Or are you looking for Search the Archives?

Please complete the form to email this item.

Painting. - Hamza converses with Hura the genie while a dragon approaches
  • Hamza converses with Hura the genie while a dragon approaches
  • Enlarge image

Hamza converses with Hura the genie while a dragon approaches

  • Object:

    Painting.

  • Place of origin:

    India (possibly, made)
    Pakistan (possibly, made)

  • Date:

    ca. 1562-1577 (made)

  • Artist/Maker:

    Unknown

  • Materials and Techniques:

    Opaque watercolour on prepared cotton backed with paper; Persian text on reverse written on paper backed with cotton; the four layers glued together

  • Museum number:

    IS.1505-1883

  • Gallery location:

    In Storage

The Hamzanama, or 'Book of Hamza' was commissioned by the great Mughal emperor Akbar in the mid-16th century. The epic story of a character based very loosely on the life of the uncle of the Prophet Muhammad chronicles the fantastic adventures of Hamza as he and his band of heroes fight against the enemies of Islam. The stories, from a long-established oral tradition, were written down in Persian, the language of the court, in multiple volumes. These originally had 1400 illustrations, of which fewer than 200 survive today. Work probably began in about 1562 and took 15 years to complete.

In this illustration, Hamza is deep in coversation with a demon called Hura, unaware that a dragon is approaching from behind rocks to the right. Hamza's close companion, Umar, gesticulates wildly to warn Hamza. To the left, demons tear apart an unknown creature, throwing severed limbs and a head to the ground, ignored by the peris (or fairies) who stand around them.

Physical description

Hamza is deep in conversation with Hura the genie as they sit together on the terrace of a pavilion, unaware that a dragon is approaching from the right. Hamza's companion, Umar, gesticulates wildly to try to warn Hamza. To the left, fairies (peris) stand and watch the scene impassively, ignoring the spotted demons in their midst who tear a creature in half, and the limbs and head that have been thrown on the ground.

Place of Origin

India (possibly, made)
Pakistan (possibly, made)

Date

ca. 1562-1577 (made)

Artist/maker

Unknown

Materials and Techniques

Opaque watercolour on prepared cotton backed with paper; Persian text on reverse written on paper backed with cotton; the four layers glued together

Marks and inscriptions

41
Inscribed on text side

Dimensions

Height: 67.5 cm painting, Width: 51.3 cm painting, Height: 73.8 cm folio, Width: 57.9 cm folio

Object history note

Bought by Caspar Purdon Clarke in Srinagar 1881. His Portfolio essay (p. 3) states: 'Twenty-four of these [illustrations to the Hamza nama] were purchased at Srinagar, Kashmir, in 1881, where they were discovered, by the late Sir C. Purdon Clarke, in one of the picturesque wooden huts on the Hawa Kadal Bridge spanning the River Jhelum. Several of the badly damaged specimens were rescued from the lattice-windows of the humble curiosity-shop, over which they had been plastered by the vendor during the previous frosty season. It should, however, be explained that the numerous greyish-pink smudges which, alas, replace human faces in the paintings, are the result of Moslem fanaticism'.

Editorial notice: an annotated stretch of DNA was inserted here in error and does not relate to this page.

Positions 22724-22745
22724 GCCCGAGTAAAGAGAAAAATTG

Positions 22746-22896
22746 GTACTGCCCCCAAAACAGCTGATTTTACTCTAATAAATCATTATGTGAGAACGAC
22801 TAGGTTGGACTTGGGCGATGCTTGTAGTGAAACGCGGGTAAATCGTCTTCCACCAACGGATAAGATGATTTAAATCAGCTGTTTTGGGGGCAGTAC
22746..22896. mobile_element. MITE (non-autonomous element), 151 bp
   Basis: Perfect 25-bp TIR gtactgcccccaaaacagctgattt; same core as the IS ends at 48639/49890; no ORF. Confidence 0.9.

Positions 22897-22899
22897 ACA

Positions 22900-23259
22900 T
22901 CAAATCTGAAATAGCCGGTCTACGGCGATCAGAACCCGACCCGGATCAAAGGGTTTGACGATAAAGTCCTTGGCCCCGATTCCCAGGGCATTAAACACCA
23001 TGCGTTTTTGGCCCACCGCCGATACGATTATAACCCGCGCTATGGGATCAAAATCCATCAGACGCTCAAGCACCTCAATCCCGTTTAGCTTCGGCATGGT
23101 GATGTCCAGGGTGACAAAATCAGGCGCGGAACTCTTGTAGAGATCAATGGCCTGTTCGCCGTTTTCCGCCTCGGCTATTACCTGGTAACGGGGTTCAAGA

Historical context note

The production of the illustrated volumes of the epic romance the Hamzanama, or 'Book of Hamza' was the first major project commissioned by the young Mughal emperor Akbar after his accession. The work was directed by two Iranian masters brought to Hindustan by his father, Humayun, and took fifteen years to complete.

Descriptive line

Hamza converses with Hura the genie while a dragon approaches. Hamzanama ca.1562-77.

Bibliographic References (Citation, Note/Abstract, NAL no)

C. Stanley Clarke. Indian Drawings. Twelve Mogul Paintings of the School of Humayun (16th century) illustrating the Romance of Amir Hamzah. Victoria and Albert Museum Portfolios, London, 1921.
Seyller, John. The Adventures of Hamza. Smithsonian Institution. 2002, cat. 20, pp. 84-85.
Stronge, Susan. Painting for the Mughal Emperor, V&A Publications 2002, pl. 3, p. 16
Asok Kumar Das, Dawn of Mughal Painting, Bombay, 1982, plate 1, p. 10
p. 14, cat. no. 6.
Topsfield, Andrew, An introduction to Indian Court Painting, H.M.S.O., London, 1984, 0112903835

Materials

Paper

Collection

South & South East Asia Collection

Large image request

Please confirm you are using these images within the following terms and conditions, by acknowledging each of the following key points:

Please let us know how you intend to use the images you will be downloading.